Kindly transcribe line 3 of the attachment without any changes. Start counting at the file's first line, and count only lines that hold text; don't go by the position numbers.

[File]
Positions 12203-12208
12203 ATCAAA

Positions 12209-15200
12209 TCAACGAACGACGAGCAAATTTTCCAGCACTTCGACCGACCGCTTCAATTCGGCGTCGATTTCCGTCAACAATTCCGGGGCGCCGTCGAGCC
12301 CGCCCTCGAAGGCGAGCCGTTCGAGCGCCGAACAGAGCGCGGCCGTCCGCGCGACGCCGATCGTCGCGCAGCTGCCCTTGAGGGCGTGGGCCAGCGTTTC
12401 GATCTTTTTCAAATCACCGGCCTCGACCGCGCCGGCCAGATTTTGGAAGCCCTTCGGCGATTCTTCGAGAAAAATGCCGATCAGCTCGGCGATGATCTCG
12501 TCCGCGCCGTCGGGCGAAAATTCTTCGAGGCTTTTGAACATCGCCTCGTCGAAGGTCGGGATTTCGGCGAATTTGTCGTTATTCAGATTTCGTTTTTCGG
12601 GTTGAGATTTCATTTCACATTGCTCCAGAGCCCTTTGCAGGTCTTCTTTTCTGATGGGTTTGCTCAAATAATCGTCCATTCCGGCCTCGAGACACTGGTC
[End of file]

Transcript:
Positions 12209-15200